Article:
Recognitions:
Gold Member

## calculating 0.2% proof stress of aluminium

After thinking about this a bit more, I'm not sure the original instructions are correct. Based on those you end up with this...

If the length of the graph is 245mm and the extension is 4mm then the proportion would be 245 / 4 = x / 1

So like you have already, 1mm extension would be equal to 61.25mm.

0.2% of 25.25 = 0.002 x 25.25 = 0.0505mm

Which gives 0.0505 x 61.25 = 3.093mm of a shift. This added to the original 0.1 crossing of your best fit line is about 3.2mm on the graph which seems way too far.

Normally to find the proof stress (the stress required to produce a small specified amount of plastic deformation in the test piece) from a stress/strain graph you follow this approach...

If the specimen length is 25.25mm then 0.002 (0.2% proof) of that is 0.0505mm which is the specified permanent deformation. So you would shift the parallel line of the best fit by 0.0505mm to the right at the horizontal axis crossing. Then, where this new line intersects the curve, you draw a horizontal line to the vertical axis and read off the stress. That stress you read off is the specified proof stress.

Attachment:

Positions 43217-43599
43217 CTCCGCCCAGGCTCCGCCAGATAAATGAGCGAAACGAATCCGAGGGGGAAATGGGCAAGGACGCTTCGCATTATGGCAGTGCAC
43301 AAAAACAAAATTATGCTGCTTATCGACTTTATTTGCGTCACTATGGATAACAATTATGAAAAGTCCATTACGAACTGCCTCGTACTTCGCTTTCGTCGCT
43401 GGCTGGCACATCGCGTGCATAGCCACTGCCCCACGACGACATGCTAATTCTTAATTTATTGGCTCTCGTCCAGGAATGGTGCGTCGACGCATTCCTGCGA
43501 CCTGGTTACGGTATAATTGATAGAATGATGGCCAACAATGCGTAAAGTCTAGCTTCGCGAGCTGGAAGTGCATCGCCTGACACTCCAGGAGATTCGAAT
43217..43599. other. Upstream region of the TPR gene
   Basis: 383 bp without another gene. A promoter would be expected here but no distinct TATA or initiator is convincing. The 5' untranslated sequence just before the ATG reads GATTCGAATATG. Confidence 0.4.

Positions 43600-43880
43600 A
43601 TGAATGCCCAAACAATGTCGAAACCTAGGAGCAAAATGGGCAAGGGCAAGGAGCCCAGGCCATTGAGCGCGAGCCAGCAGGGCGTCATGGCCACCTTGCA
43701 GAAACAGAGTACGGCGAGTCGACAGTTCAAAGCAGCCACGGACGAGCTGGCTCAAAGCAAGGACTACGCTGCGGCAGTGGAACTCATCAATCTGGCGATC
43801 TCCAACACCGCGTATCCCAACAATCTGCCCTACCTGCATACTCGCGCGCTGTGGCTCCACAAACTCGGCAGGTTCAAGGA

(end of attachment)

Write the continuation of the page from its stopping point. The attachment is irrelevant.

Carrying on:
i see your point however i am basing my calculations on what one of my lecturers emailed me~:~ "If, for example, your horizontal axis shows 5.0mm of extension, and you measure this as being say 220mm, it follows that 1mm in reality is represented by 44mm on your axis (220 divided by 5) Now multiply 0.2% of gauge length by 44 to obtain the amount of offset "

Recognitions:
Gold Member
 Quote by cmgames i see your point however i am basing my calculations on what one of my lecturers emailed me~:~ "If, for example, your horizontal axis shows 5.0mm of extension, and you measure this as being say 220mm, it follows that 1mm in reality is represented by 44mm on your axis (220 divided by 5) Now multiply 0.2% of gauge length by 44 to obtain the amount of offset "
I don't see the point in scaling the graph down to a smaller scale. I must be missing something. Sorry I couldn't help more.

CS

 i thought the graph should be stress-strain graph? why is it force-elongation graph? is it the same/?

 Quote by dewking i thought the graph should be stress-strain graph? why is it force-elongation graph? is it the same/?
Stress is Force/Original Area
Strain is Elongation/Original test piece Length

The two graphs are not the same, but the shapes are identical, as the original area and original length are constant.

But that is a good point, why isn't your graph a Stress-Strain one?